Thanks to edelweiss for the previews
3.5 / 5 (for each and the series as a whole)

For some reason – and I’m looking at you, Christian Grey – authors seem to think in threes. Now, this is all fine and dandy when you have three books to write about within one series. But it’s problematic when you have one good book and spread it out into three separate ones. We saw this in The Fetish Box trilogy, which ruined what could have been an entertaining book by splitting it into thirds. Perhaps we blame the publisher for wanting to squeeze as much financial gain as possible. Really, it doesn’t matter whose fault it is. It must stop.

And so we come to Miss Chatterley, which dips a toe into that turgid stream.

A warning: this review is for all four parts and contains spoilers. Read ahead at your own caution.

If you read the D. H. Lawrence classic, then you have some idea of the premise. Bored wife (in this case, girlfriend) seeks sexual stimulation in the arms of a man who is not her husband (in this case, boyfriend).

In Logan Belle’s retelling, Connie has followed boyfriend Cliff out to Silicon Valley, leaving behind her beloved New York, as he starts up a Twitter/Facebook sort of website called … wait for it … Chatterley, which happens to be Connie’s last name. Cliff is focused exclusively on his project, leaving Connie feeling neglected and lonely.

Come on, kids. You know what neglected and lonely mean in romance and erotica novels, right? YES! Sexy times!!

Enter personal trainer Oliver, all muscled brawn and studliness. Before you can say “workout,” he has Connie feeling sated and flush, if not a little bit guilty. But hey. Cliff is nowhere to be found, and when Connie does make a move, he has what you might call performance issues. Paging Cialis!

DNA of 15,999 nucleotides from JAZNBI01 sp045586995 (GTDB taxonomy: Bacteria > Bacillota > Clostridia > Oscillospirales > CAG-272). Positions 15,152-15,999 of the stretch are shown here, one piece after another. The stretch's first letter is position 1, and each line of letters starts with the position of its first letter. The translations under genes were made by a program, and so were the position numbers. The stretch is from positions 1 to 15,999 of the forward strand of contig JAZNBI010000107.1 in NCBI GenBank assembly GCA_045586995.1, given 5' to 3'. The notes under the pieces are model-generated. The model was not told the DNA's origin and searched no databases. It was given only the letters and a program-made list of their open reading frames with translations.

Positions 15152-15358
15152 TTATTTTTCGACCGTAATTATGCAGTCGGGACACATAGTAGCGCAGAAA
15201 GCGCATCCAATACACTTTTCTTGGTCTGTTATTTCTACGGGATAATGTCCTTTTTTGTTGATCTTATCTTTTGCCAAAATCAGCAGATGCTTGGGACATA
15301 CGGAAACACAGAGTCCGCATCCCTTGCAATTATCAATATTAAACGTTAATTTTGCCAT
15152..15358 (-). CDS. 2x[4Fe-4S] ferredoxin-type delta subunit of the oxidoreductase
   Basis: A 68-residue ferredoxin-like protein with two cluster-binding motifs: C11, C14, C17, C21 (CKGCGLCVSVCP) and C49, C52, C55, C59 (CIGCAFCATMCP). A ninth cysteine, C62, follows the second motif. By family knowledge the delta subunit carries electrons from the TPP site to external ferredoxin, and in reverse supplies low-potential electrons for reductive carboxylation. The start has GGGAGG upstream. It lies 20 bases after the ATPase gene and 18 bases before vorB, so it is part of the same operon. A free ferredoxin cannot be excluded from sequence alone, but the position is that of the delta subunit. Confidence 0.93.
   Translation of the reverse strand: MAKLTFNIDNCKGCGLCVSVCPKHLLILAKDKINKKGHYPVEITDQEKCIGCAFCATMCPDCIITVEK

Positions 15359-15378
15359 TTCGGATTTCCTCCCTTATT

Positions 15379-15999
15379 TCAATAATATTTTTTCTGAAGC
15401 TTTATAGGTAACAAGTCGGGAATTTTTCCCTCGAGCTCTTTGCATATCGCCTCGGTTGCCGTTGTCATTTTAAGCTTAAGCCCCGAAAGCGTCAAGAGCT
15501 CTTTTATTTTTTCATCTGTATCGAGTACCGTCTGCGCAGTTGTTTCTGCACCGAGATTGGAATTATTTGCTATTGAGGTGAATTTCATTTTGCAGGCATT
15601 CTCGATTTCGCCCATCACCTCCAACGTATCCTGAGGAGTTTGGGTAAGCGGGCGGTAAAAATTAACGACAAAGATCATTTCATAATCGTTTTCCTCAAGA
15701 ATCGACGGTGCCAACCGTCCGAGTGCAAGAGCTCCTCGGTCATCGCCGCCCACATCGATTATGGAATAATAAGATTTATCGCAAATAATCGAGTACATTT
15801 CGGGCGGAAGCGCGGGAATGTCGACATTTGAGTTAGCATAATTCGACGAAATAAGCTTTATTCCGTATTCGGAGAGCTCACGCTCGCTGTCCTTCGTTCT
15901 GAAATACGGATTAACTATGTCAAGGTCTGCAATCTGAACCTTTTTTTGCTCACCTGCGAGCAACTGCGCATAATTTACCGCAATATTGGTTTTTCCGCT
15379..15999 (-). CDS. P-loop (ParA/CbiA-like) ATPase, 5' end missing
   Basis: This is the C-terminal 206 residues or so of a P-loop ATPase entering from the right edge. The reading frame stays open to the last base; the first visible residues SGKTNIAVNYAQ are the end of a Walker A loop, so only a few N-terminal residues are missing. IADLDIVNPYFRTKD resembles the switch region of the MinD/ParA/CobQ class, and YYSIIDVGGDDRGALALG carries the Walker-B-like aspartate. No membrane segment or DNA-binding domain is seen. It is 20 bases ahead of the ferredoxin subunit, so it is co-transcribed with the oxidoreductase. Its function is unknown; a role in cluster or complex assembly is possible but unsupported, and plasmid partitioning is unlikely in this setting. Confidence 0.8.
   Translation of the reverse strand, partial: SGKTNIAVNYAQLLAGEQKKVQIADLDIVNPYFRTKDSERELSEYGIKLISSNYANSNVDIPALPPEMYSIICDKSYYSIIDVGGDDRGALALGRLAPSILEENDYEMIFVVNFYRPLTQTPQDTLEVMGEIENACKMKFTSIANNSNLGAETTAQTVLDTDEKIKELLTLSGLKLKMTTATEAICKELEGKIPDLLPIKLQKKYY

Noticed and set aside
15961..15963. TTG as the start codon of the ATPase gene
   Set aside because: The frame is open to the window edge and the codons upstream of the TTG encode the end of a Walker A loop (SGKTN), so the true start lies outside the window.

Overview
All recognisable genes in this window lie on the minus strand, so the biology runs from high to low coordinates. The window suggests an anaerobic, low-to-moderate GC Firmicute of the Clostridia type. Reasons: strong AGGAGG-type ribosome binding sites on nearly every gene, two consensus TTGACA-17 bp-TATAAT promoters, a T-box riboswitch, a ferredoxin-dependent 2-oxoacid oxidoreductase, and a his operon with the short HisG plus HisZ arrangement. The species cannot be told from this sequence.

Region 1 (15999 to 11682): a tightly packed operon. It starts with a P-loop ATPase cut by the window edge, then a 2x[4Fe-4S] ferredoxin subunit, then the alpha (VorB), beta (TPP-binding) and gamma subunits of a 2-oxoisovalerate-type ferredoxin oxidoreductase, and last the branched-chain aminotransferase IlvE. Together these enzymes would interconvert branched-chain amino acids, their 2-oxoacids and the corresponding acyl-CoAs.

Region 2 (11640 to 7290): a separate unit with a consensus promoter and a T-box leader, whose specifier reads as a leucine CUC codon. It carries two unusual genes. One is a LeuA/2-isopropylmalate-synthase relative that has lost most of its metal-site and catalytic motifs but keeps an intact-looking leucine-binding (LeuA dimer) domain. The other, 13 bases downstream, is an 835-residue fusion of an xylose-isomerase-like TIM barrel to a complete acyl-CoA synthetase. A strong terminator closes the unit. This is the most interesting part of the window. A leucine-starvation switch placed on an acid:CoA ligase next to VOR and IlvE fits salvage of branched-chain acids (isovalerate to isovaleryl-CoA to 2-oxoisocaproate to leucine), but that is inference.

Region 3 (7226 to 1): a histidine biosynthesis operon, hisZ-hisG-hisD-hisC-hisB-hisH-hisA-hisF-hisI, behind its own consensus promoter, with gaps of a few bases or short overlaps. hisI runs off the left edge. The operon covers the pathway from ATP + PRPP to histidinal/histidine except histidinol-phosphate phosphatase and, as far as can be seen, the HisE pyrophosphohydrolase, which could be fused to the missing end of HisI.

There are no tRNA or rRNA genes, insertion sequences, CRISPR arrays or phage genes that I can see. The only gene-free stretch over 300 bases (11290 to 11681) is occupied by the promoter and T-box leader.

Oliver is all sex, oozing it like melted chocolate over strawberries. In addition to fantastic orgasms, he gives Connie something Cliff just cannot: attention. He focuses on her with such shattering intensity that she practically climaxes just from the way he looks at her. D. H. Lawrence would be impressed.

Meanwhile, Connie’s sister is in the throes of relationship issues herself, preferring the company of a married man to one not so encumbered. She even tells Connie to go ahead and throw down with the hottie. In another subplot, Cliff’s assistant takes a shine to a potential investor, and those two have some really hot – and I mean SCORCHING – headboard rocking. In fact, in the fourth one, the two (plus a comely companion) enjoy the best sex scene of the series.

Throw in some corporate intrigue, and there is your plot. Stretched quite thinly over four – count ’em, four – volumes.

The thing is, Logan Belle has a good erotica outing here. Her sex scenes are well done with just the right amount of detail, and her characters are interesting enough to keep you hooked. The problem is the story. There just is not enough of it for different books. Combine them into one, and you have a much stronger novel.

But this isn’t about literary merit. It’s about sex scenes and cash. At 99 cents a copy, you can splurge and buy all four, and you’ll want to, if for no other reason than to get to that threesome in the last installment.


Filed under erotica, not another excuse to bring up Christian Grey again, publishers need to stop trying to create a series where none exist